JANUAY 2017 BAD FAITH CASES: INSURER’S LITIGATION CONDUCT CAN ONLY PROVIDE BASIS FOR BAD FAITH CLAIM WHERE CONDUCT IS EXTRAORDINARY OR EGREGIOUS – WHICH DID NOT OCCUR IN THIS CASE (Western District).
The court predicted, and held, that evidence of litigation conduct is admissible as evidence of bad faith only “in the rare cases involving extraordinary facts.”
The insured was injured in a motor vehicle accident. There were underinsured policy limits of $500,000, which the insured demanded. The carrier rejected the policy limits demand, and the case went to trial. During trial, the parties signed a “Binding High-Low Settlement Agreement” that contained a provision dismissing all claims for bad faith occurring “prior to” the execution of the Agreement, but preserving all claims for bad faith occurring “after the date” of the Agreement’s execution.
On the same day the parties executed the Agreement, during trial, the insurer introduced videotaped testimony of two medical experts. During closing arguments, the insurer referenced their testimony. The jury returned a verdict in favor of the insured. The insurer filed a motion to mold the verdict to the “high” set forth in the Agreement, and further sought to dismiss the insured’s bad faith claim “as of” the date of the Agreement. The insured argued that, pursuant to the Agreement, only claims for bad faith occurring “prior to” the date of the Agreement should be dismissed. The trial court ruled for the insured.
The insured filed a separate lawsuit, alleging that the insurer acted in bad faith when it introduced the videotaped deposition of the medical experts, whom the insured felt was biased; referenced their testimony during closing; and filed the motion to mold the verdict with what the insured believed had inaccurate wording. The insurer filed a motion to dismiss the insured’s complaint.
In addressing the litigation conduct as bad faith issue, the Court found there was an: “ill-defined line… drawn between conduct which can be described as ‘defending the claim’ and that which suggests ‘that the conduct was intended to evade the insurer’s obligations under the insurance contract.’” The Court reviewed decisions from other jurisdictions that had “developed more comprehensive rules for dealing with bad faith claims premised on litigation conduct.” It found that the other jurisdictions employ four approaches.
In the first approach, there is a blanket prohibition on introducing evidence to show an insurer’s bad faith. In the second approach, an insured may introduce evidence of unreasonable settlement behavior, while introduction of litigation conduct, techniques and strategies is prohibited. In the third approach, an insured may introduce litigation strategies and techniques, “as long as the insurer knowingly encouraged, directed, participated in, relied upon, or ratified the alleged wrongful conduct.” In the fourth approach, utilized by most jurisdictions, evidence of litigation conduct is admissible evidence of bad faith in “rare cases involving extraordinary facts.”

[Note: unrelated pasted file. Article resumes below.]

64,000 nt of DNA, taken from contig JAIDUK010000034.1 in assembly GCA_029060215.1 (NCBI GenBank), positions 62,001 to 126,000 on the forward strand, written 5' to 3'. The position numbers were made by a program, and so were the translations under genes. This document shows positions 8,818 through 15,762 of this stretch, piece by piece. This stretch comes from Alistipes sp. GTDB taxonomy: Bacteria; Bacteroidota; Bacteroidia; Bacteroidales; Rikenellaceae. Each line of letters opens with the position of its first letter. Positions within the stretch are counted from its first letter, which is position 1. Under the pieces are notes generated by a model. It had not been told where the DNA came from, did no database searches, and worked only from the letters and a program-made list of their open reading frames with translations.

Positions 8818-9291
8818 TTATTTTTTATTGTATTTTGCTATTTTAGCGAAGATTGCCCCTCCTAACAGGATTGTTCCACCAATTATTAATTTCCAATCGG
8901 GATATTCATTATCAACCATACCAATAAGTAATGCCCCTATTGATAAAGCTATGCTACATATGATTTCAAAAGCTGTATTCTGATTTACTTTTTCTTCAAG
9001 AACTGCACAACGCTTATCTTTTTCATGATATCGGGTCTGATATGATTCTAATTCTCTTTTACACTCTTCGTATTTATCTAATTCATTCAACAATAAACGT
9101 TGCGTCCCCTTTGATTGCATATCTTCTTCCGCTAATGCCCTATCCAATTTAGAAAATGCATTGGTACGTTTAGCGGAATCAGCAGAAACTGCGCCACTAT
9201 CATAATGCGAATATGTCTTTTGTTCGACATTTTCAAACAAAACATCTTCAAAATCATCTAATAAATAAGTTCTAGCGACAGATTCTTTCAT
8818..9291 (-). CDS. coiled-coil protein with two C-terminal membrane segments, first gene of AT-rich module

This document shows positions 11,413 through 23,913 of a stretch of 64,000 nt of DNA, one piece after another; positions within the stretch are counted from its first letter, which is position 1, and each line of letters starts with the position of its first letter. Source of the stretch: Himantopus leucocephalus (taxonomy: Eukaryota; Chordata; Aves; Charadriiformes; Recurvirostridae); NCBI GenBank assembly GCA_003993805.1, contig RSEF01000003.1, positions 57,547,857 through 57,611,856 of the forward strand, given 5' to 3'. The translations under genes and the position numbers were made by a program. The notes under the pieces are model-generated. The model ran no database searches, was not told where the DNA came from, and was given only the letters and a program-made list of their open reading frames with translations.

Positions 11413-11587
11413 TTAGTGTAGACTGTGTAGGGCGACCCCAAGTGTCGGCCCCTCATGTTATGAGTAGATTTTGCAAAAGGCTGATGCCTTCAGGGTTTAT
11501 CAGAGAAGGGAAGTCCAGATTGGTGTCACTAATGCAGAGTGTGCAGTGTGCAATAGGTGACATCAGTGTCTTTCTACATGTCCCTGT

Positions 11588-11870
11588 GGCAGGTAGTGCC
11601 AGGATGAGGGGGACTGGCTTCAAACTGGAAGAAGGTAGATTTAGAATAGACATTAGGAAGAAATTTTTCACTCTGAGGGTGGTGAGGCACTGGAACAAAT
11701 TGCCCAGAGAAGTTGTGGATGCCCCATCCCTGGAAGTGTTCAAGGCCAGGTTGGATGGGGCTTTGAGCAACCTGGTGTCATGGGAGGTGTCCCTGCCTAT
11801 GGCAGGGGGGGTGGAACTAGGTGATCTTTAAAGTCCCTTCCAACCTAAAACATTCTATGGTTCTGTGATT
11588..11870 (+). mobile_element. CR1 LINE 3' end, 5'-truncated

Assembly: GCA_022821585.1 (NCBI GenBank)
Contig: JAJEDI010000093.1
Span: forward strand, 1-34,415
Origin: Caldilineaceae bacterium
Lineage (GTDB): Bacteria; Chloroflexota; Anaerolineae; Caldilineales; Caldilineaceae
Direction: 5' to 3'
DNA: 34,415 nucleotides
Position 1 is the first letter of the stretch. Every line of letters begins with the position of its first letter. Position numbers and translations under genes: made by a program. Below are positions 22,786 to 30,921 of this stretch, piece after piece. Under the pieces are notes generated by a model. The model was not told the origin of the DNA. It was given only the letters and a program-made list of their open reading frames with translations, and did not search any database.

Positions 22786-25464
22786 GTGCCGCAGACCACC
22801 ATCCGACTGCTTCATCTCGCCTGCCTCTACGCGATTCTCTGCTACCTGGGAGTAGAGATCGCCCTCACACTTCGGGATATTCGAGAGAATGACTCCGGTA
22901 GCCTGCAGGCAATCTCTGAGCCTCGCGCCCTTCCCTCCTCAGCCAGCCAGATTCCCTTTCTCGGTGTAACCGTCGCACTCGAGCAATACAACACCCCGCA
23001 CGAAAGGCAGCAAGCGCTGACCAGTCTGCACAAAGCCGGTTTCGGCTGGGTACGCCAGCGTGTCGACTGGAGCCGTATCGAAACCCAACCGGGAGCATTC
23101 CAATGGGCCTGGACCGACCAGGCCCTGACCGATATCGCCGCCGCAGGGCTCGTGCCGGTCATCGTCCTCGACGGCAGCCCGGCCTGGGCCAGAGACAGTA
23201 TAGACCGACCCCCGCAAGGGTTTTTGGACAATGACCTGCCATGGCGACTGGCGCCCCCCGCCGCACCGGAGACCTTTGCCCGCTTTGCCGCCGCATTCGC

The Court found that Pennsylvania’s Supreme Court has not adopted any of the four approaches. It predicted that the Supreme Court would adopt the fourth approach for three reasons: (1) The fourth approach “most effectively balances an insurer’s interest in defending itself and the ability of courts and rules of civil procedure to handle most litigation abuses with the relatively broad scope of § 8731.”; (2) Most of the other jurisdictions utilize the fourth approach; and (3) The fourth approach is the most consistent with the Pennsylvania case law that exists on the issue.
Applying this standard, the Court ruled that the insured’s allegations relating to the insurer’s medical experts were not rare, extraordinary, or egregious; and did not rise to the level of bad faith. Specifically, in regards to the first medical expert, the Court rejected the insured’s argument that the expert was biased, given the contradiction between the expert’s report and his deposition testimony. The insured’s allegations were merely conclusory. As to the second expert, the Court found that the insured was able to fully address his concerns through cross-examination, that the expert “always finds in favor of the party paying him”.
As to referencing the medical experts’ during closing argument, the Court held that if the insurer’s use of the expert testimony did not constitute bad faith, then referencing it during closing arguments similarly could not constitute bad faith. The Court stated that the insured did not suffer any prejudice. More importantly, the Court explained: “parsing an insurer’s closing argument after the fact through a bad faith action endangers an insurer’s ability to defend itself.” Furthermore, the Court stated that it would threaten the insurer’s attorney’s duty to competently and zealously represent a client.
Finally, with regard to the insured’s allegations based upon the insurer’s motion to mold the verdict, via putative improper wording, the Court held that the allegations did not rise to the level of bad faith. Specifically, the Court found that the insurer’s wording “seem[ed] reasonable given the somewhat ambiguous wording of the [A]greement itself.”
Ultimately, the Court granted the insurer’s motion to dismiss the insured’s complaint.
The case is currently on appeal with the U.S. Court of Appeals for the Third Circuit.
The case was affirmed on appeal, however, the Third Circuit held it did not have to rule on what litigation conduct might be actionable under the Bad Faith Statute as none of the conduct at issue constituted bad faith under any standard.